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Linda M. Callejas, Ph.D.

Linda M. Callejas, Ph.D.








Linda M. Callejas conducts research and evaluation in the areas of collaborative community development initiatives, behavioral health disparities among minority populations, and racial and ethnic identity formation, especially among U.S. Latino populations. Dr. Callejas’ research and evaluation activities have often employed mixed methods design, with an emphasis on utilizing qualitative research as a means for understanding complex social processes and capturing essential aspects of social phenomena from the perspective of study participants, especially with regard to the motivations that underlie social behaviors such as those associated with health and wellness.

She currently serves as the Principal Investigator for the Miami-Dade IMPACT Project Evaluation, which includes a randomized controlled trial designed to test the effectiveness of the Engaging Moms/Parents Practice (EMPP) (Dakof et al., 2009) to engage and retain substance-abusing parents at risk of losing their children removed due to maltreatment. In addition to overseeing this critical study component, the IMPACT Project will also examine collaboration among diverse child welfare and children’s mental health representatives and implementation of the EMPP.

Dr. Callejas is a member of the USF team within the Technical Assistance Network for Children’s Behavioral Health (TA Network), the national center for states and communities funded by the Comprehensive Community Mental Health Services for Children and Their Families Program (Children’s Mental Health Initiative or CMHI). USF faculty members, including Dr. Callejas, provide support to CMHI grantees as they work to ensure the hallmarks of systems of care – a coordinated network of services and supports that is family-driven, youth-guided, culturally and linguistically competent, and data-driven – are in place.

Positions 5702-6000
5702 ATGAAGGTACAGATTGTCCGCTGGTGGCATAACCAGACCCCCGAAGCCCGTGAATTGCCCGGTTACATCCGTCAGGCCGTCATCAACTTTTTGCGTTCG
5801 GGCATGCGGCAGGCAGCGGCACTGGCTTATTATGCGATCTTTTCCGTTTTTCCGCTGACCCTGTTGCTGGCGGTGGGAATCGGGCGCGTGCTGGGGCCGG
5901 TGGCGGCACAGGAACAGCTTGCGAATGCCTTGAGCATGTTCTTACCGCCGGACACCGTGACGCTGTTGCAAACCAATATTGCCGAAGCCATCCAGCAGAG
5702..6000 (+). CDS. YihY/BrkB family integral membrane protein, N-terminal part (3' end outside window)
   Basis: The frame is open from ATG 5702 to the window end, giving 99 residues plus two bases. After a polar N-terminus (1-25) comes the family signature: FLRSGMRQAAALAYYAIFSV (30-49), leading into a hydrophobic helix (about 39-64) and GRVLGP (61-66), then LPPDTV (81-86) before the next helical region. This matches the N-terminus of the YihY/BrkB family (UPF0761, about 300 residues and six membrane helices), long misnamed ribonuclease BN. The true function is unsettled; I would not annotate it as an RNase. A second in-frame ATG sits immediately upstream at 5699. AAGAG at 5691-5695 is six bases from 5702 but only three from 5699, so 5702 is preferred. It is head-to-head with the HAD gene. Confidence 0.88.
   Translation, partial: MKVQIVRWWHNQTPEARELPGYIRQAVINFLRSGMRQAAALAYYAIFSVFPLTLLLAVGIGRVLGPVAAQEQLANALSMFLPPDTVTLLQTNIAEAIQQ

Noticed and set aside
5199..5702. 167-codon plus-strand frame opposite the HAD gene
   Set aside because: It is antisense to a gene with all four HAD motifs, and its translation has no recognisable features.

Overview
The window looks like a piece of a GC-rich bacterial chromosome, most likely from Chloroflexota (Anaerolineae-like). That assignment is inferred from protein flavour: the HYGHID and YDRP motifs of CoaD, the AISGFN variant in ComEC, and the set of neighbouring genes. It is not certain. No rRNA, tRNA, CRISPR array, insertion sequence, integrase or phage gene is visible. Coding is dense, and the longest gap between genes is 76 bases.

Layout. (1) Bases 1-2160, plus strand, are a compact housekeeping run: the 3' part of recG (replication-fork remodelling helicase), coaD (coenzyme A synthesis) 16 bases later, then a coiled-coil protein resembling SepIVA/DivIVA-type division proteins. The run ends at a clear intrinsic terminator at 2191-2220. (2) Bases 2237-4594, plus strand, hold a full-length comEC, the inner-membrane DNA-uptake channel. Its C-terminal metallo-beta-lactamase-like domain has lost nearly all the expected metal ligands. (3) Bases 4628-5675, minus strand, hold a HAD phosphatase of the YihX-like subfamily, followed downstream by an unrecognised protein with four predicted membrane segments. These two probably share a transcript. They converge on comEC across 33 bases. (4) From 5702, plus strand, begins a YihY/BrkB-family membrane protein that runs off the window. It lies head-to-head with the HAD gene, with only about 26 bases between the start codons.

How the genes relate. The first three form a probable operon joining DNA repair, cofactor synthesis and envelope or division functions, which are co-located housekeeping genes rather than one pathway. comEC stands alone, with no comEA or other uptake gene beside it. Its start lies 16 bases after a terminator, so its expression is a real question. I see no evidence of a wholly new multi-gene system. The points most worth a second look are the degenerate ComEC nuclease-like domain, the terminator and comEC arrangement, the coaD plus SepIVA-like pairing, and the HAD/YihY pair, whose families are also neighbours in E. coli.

Dr. Callejas received her doctorate in Applied Anthropology in the fall of 2010 from the University of South Florida. Her dissertation examined issues related to cultural heritage representation and ethnic/racial identity formation among 4th and 5th generation descendants of Black Cuban cigar workers in Ybor City, Florida.